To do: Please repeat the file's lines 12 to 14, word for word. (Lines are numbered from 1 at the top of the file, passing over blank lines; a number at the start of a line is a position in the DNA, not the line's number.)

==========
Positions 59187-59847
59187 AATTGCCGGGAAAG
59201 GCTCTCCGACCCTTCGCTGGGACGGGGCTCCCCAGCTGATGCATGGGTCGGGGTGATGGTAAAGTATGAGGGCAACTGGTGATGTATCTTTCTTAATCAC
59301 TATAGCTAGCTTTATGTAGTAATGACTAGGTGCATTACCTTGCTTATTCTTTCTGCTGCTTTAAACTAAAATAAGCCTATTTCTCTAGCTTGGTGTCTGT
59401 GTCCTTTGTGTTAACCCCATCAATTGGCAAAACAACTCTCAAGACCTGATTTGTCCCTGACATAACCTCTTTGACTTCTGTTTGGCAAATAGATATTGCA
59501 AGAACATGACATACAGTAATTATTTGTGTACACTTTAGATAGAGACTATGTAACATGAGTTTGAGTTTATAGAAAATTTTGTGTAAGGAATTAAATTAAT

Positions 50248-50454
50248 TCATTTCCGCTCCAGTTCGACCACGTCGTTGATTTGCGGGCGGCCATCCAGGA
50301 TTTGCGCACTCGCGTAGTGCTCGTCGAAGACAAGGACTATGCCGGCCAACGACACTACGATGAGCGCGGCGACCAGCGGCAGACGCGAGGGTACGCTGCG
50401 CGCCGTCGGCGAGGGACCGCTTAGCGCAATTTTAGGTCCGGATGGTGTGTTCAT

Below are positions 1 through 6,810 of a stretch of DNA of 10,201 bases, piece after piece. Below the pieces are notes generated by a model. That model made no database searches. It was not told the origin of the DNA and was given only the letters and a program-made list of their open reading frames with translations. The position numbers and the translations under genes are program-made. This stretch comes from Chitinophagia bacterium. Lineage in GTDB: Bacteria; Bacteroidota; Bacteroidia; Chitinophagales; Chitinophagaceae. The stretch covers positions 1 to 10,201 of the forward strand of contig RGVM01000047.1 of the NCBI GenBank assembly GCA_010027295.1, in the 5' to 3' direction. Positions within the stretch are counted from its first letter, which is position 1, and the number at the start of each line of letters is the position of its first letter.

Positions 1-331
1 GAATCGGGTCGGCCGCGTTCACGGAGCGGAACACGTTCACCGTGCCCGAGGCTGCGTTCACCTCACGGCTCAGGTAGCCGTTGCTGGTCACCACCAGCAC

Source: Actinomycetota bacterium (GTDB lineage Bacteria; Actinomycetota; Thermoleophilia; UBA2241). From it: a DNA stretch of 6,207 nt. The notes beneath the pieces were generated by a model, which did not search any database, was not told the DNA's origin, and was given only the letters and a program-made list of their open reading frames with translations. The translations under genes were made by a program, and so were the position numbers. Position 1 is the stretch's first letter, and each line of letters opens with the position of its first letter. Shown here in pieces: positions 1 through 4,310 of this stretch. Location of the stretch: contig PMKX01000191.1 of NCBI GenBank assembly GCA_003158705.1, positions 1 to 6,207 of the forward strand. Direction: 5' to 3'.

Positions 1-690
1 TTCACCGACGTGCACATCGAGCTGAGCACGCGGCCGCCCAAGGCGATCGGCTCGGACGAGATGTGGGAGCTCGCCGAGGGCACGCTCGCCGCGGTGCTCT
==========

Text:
Positions 1-331
1 GAATCGGGTCGGCCGCGTTCACGGAGCGGAACACGTTCACCGTGCCCGAGGCTGCGTTCACCTCACGGCTCAGGTAGCCGTTGCTGGTCACCACCAGCAC

Source: Actinomycetota bacterium (GTDB lineage Bacteria; Actinomycetota; Thermoleophilia; UBA2241). From it: a DNA stretch of 6,207 nt. The notes beneath the pieces were generated by a model, which did not search any database, was not told the DNA's origin, and was given only the letters and a program-made list of their open reading frames with translations. The translations under genes were made by a program, and so were the position numbers. Position 1 is the stretch's first letter, and each line of letters opens with the position of its first letter. Shown here in pieces: positions 1 through 4,310 of this stretch. Location of the stretch: contig PMKX01000191.1 of NCBI GenBank assembly GCA_003158705.1, positions 1 to 6,207 of the forward strand. Direction: 5' to 3'.